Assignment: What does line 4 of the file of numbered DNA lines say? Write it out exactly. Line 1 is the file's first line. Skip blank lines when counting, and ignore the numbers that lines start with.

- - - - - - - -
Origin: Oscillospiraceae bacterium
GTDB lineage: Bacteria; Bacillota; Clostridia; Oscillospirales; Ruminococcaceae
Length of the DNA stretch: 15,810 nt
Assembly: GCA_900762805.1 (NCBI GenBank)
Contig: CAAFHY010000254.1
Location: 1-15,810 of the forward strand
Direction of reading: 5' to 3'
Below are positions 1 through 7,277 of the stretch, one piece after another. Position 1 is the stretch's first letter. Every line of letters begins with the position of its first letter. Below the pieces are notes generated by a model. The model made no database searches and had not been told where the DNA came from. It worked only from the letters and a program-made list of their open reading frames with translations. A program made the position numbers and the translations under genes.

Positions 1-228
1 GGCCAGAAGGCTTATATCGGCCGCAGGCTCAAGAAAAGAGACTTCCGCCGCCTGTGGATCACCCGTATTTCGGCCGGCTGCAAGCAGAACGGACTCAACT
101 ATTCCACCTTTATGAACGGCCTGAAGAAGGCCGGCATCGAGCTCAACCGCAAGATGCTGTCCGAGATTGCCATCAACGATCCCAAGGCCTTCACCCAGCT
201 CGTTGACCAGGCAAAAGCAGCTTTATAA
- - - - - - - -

Assembly: GCA_900762805.1 (NCBI GenBank)